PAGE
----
All this and more I could endure. But a certain day is on the horizon, a day myself and my kind celebrate as the holiest of holies. A day of reflection, ceremony, prayer and hot wings. Yes Virginia, I’m talking about Super Bowl Sunday. I’m not a football disciple like some straight men, but I would still rank Super Bowl Sunday in the top five were it a national holiday. Which it is in essence, at least every bit as much as Independence Day, and you don’t have to sit on a blanket in the heat getting bit by mosquitoes to celebrate it. Food? Check. Party? Check. Watching TV on a comfortable couch? Got it. Replace the turkey with a 6-foot Italian hero and it’s Thanksgiving with a better game. In fact it’s just a few presents and some garland around the flat-screen away from being Christmas.
So last year I’m enjoying myself, waiting for the game to start, when I begin seeing posts on Facebook with a common theme. No less than ten of my gay friends post something along the lines of, “Is there some kind of big game today?” The mocking tone was undeniable. Then I see five more that say, “I hope Mike Tyson hits a goal in that tennibasebasketsnookerball game tonight.” Oh, the lacerating drollness. The daggers keep coming: “Why don’t we just skip the game and make it a four-hour Madonna halftime concert?” “Know what I’m watching today? Real Housewives marathon on Bravo! Suck it breeders!” and the straightforward, “They’re just running around chasing each other. What’s the big deal?”
Needless to say, I began to feel…insecure. Am I really a mindless sheep, subsuming myself to the pomp and circumstance of this societal circus? Is the Super Bowl I’ve watched since childhood really sound and fury, signifying nothing? Am I now chronically uncool in the eyes of my cool gay friends?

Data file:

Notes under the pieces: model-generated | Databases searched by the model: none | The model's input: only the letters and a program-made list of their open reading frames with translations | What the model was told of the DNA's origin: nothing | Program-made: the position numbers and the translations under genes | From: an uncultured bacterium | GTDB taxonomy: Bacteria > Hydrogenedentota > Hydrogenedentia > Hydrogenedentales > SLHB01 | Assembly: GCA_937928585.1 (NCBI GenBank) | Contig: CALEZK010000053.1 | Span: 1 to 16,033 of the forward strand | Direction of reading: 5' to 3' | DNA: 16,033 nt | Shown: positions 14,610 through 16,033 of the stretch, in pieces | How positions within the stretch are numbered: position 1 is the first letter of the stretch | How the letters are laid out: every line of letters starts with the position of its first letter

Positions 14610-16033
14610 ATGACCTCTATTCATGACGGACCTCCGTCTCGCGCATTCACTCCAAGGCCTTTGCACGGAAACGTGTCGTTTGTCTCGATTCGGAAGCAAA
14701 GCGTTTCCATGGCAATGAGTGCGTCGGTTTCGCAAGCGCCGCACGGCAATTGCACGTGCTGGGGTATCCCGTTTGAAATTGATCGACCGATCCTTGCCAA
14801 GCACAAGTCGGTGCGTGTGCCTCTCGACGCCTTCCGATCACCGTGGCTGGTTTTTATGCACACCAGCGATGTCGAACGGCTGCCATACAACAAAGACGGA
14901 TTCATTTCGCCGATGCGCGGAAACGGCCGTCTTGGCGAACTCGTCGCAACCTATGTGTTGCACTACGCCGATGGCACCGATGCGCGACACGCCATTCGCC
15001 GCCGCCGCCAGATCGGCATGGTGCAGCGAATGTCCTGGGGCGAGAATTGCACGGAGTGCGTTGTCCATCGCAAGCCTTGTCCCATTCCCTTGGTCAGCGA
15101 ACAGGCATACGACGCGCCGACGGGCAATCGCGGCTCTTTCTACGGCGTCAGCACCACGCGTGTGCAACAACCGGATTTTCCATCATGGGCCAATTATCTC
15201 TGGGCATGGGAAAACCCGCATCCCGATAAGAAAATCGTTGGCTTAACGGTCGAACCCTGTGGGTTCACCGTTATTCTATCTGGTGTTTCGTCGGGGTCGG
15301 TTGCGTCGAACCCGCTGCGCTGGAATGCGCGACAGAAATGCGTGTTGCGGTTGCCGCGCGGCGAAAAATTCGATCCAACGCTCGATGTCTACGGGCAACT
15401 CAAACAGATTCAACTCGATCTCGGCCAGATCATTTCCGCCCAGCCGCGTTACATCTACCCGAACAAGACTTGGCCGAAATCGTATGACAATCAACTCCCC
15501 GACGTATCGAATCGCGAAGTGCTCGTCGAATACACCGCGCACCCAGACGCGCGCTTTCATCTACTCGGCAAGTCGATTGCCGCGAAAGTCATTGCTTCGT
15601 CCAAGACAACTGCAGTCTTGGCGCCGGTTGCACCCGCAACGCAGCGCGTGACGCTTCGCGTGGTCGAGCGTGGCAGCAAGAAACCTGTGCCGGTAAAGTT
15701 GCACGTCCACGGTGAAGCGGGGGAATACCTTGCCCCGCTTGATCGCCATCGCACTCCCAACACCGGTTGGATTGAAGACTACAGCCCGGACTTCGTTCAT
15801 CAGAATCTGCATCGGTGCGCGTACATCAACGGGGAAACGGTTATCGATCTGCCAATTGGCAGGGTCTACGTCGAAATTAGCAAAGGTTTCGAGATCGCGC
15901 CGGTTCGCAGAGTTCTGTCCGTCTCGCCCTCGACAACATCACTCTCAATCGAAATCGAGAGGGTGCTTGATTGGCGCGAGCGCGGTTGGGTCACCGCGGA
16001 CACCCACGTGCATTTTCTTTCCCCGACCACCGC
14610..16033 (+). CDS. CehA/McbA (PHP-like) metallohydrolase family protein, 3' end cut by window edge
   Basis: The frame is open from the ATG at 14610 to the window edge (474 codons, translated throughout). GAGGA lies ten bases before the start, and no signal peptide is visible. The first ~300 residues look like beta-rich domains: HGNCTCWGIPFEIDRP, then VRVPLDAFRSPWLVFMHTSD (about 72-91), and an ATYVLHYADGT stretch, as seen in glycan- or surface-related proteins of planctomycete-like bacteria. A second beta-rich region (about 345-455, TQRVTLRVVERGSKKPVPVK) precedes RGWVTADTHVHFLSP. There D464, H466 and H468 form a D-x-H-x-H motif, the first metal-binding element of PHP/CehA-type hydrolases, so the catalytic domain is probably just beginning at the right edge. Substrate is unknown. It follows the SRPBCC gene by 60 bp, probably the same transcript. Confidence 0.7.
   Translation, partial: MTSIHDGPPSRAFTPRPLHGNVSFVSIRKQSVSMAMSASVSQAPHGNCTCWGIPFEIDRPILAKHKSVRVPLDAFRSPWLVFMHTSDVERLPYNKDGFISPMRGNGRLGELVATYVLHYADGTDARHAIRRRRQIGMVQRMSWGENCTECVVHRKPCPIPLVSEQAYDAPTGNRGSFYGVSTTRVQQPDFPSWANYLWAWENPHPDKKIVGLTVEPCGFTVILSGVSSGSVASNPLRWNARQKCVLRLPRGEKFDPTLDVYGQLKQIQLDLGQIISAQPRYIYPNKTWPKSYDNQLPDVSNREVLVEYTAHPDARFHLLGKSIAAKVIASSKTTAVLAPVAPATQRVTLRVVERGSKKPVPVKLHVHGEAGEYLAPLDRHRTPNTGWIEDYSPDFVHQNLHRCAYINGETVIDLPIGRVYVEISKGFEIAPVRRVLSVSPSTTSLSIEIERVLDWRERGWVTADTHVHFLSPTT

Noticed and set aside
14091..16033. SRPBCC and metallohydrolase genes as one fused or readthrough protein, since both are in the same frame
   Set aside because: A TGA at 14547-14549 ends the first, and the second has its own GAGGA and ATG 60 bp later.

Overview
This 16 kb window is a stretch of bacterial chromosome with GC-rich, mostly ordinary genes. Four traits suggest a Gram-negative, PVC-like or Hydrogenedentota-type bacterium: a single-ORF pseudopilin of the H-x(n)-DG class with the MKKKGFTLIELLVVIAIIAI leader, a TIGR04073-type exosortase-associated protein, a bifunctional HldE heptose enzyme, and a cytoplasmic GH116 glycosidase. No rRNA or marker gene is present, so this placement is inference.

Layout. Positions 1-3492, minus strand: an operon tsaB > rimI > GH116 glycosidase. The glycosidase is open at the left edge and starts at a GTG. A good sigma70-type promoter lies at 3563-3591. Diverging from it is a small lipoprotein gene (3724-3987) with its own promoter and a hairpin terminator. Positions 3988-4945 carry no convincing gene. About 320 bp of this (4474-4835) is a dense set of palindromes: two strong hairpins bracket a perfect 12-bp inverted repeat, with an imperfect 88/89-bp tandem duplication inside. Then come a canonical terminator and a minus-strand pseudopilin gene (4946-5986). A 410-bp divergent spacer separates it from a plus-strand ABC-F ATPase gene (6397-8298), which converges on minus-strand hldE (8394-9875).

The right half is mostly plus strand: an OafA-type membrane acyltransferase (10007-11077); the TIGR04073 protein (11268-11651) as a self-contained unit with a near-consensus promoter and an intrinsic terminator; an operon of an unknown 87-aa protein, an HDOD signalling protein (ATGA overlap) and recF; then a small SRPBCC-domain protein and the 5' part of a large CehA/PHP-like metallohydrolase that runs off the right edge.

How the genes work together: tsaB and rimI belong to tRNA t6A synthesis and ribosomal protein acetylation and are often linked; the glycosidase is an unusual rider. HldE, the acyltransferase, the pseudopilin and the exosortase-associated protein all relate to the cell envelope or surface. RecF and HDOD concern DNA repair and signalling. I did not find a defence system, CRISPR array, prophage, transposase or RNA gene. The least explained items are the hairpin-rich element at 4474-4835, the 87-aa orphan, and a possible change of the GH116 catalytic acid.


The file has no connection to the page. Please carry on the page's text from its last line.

Well, scratch that last one. I’ve never been cool to anybody regardless of their sexual orientation.
I lived shamefully with these doubts, being careful not to in any way reveal my straight-leaning tendencies. I hid in plain sight. I listened to top-40 radio. I became incompetent using tools. I got really bitchy about bad acting on TV, and bemoaned the current state of Broadway.
Wait, I was doing all of that already.
I tucked my love of sports way, way back behind the mothballs and the Christmas decorations. I became a closeted heterosexual. Until…
The Tony Awards! Spectacularness! Musical numbers! Choreography! Tony parties! Neil Patrick Harris! Radio City! Jane Lynch! Pippin! Complaints! Vicious, catty contempt! Sparkly gowns! Superiority! More gay men in one place than a Cher concert!
And then it dawned on me. The Tony Awards is the gay Super Bowl!
I immediately posted “Is there some kind of big awards show tonight?” on Facebook. Yeah, I’m a jerk.
But it got me thinking. Like Linus in “A Charlie Brown Christmas” or Stan in South Park, I’d like to sum up what I’ve learned today. We are all fags. All of us have that something they value that other people can’t understand. Whether it’s a love of baseball or a penchant for musical theater or a spoon collection, we have it. And we look at those spoons in judgment and think, what the hell is interesting about spoons, unless you’re trying to eat soup? What would possess a person to search ebay or a local flea market to find the perfect spoon? Knives I get, even forks to a certain degree, but spoons?
Yup, spoons. It’s all good.